Monday, November 26, 2018

Dangerous Hookups

It’s not the perils of Pauline, but it’s certainly the perils of the hookup culture. Or better, it’s the problem that arises when a woman gives it away for free.

So, let’s see. A woman who is giving it away for free-- I am sure you know what “it” is-- discovers that when she tells her hookups that that she does not want to continue hooking up, they try to convince her to change her mind. They do not force her to do anything. But they try their most persuasive wiles to entice her back into… giving it away for free. After all, why go out and pay for something that a comely lass is giving away for nothing.

Said lass is so concerned by the fact that men do not take No for an answer that she writes to Carolyn Hax. On this score, Hax has not quite gotten it right. But, perhaps she has.

The correct answer is simple: if the letter writer acts as though she does not respect herself, why would she imagine that men are going to respect her.

To provide the relevant context, here is her letter:

Meet a guy online, engage in light "sexting," maybe even meet and have sex. Neither of us is interested in anything serious and we establish that at the beginning. I lose interest — just not feeling the connection — so the next time he contacts me, I text back something like, "Hey, I'm sorry but I don't think we're a good match."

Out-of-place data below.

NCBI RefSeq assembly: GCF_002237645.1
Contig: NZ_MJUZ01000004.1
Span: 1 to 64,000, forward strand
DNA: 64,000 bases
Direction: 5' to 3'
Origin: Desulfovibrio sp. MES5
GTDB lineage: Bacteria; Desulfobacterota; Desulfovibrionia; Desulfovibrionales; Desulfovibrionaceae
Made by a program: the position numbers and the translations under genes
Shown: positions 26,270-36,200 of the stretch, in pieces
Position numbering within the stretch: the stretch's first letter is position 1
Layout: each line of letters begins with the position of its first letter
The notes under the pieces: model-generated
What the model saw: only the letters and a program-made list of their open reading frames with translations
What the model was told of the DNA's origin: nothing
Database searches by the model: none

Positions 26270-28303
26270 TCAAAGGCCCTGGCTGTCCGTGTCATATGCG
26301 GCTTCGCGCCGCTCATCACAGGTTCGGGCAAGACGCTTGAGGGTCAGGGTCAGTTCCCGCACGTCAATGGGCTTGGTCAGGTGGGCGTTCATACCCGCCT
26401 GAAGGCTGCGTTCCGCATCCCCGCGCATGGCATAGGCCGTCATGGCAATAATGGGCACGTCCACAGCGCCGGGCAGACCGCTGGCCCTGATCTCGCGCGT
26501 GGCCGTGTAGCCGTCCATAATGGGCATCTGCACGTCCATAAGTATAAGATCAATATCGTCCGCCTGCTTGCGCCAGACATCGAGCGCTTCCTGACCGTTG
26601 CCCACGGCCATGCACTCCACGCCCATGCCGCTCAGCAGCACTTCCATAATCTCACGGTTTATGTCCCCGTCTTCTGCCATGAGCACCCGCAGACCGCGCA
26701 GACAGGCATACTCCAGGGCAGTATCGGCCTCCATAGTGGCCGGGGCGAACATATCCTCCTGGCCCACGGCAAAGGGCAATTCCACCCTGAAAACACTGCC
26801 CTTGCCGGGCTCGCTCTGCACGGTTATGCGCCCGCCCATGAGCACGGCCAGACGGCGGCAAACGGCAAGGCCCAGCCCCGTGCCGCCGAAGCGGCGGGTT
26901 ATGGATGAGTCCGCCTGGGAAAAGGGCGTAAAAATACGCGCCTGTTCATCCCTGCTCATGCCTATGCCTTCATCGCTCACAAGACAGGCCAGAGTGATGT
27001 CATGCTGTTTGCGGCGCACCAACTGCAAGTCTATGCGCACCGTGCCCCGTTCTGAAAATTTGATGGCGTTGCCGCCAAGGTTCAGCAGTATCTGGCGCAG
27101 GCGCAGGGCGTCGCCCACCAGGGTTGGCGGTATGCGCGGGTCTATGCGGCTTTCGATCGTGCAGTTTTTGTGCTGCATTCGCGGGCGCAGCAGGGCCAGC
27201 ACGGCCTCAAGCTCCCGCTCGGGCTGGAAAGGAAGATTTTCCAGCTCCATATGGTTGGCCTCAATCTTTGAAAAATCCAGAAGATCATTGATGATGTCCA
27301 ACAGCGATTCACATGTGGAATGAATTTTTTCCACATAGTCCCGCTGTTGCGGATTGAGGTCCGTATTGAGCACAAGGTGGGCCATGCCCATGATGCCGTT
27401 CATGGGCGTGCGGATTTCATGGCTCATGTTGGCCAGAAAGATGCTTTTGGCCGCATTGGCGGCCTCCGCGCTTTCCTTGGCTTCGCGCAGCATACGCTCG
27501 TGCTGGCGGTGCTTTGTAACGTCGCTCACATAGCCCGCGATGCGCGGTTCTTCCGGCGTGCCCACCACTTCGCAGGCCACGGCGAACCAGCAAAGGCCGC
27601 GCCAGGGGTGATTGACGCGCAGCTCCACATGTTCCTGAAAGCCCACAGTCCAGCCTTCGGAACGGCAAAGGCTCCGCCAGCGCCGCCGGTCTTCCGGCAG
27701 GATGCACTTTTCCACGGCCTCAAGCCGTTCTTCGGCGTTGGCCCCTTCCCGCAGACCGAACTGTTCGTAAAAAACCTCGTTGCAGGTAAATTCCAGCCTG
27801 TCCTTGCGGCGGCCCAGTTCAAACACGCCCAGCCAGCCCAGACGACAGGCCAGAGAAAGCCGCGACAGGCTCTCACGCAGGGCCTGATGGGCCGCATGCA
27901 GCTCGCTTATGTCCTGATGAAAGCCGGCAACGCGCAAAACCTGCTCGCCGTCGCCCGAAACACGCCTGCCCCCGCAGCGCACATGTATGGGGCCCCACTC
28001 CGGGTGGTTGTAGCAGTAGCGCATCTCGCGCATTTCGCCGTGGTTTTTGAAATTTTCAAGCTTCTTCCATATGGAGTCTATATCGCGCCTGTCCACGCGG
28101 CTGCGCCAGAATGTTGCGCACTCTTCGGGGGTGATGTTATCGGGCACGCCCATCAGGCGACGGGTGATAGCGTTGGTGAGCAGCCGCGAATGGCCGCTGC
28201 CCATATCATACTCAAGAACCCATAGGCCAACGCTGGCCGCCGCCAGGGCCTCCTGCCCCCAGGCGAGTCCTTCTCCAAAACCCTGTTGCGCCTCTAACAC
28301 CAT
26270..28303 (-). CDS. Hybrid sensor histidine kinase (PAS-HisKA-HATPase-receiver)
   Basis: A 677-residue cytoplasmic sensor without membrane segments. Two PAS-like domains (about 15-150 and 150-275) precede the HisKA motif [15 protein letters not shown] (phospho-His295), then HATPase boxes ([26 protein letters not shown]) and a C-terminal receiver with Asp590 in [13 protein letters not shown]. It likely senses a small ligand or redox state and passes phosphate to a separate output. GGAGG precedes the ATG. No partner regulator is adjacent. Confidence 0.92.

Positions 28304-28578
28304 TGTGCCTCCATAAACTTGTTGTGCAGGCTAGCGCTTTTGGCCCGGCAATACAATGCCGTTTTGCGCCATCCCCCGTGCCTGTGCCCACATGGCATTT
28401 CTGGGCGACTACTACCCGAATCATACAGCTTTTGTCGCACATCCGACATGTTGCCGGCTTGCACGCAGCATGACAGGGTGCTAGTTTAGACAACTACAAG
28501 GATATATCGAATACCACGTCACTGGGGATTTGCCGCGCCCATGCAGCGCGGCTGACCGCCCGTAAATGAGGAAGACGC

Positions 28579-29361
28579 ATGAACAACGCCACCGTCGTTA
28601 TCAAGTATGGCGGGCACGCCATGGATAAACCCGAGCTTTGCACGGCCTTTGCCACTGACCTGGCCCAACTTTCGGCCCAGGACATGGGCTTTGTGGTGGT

In response, the guy argues with me, tries to convince me to give him another chance, or asks questions that are really just arguments disguised as inquiries. Almost any reply seems to be an invitation to convince me to continue texting and/or hop (back) into bed.

In a more established relationship, I would feel terrible about "ghosting" someone. But in a casual, hookup situation where both parties have explicitly stated they aren't looking for anything serious . . . is it wrong?

For what it's worth, a few guys have done this to me, and it didn't upset me; I sent a message saying, "I had fun! Hope to see you again!" and when I didn't hear back, I figured that was my answer.

I don't want to be hurtful, but I also don't think I owe anyone an explanation for not wanting to date/sleep with them, especially when the relationship is explicitly casual and very brief. Is there a kind but firm way to convey that my lack of interest is nonnegotiable? Or is this just the price I pay for casual sex?

Needless to say, she is not at great risk of developing a relationship. As it happens, she lights on an important point in her last sentence: it is the price she is paying for casual sex. Actually, it isn’t very casual at all: it more closely resembles a business transaction. I am intrigued by the fact that, given that she is not requesting that the man pay for her favors, she discovers that she is the one who is paying… and who is also being used.

Naturally, the question of whether or not she is ghosting these men-- how many are there, pray tell?-- is ancillary to the more important issue: she is acting as though she does not respect herself and should stop it. It has nothing to do with the men, and everything to do with her personal ethics.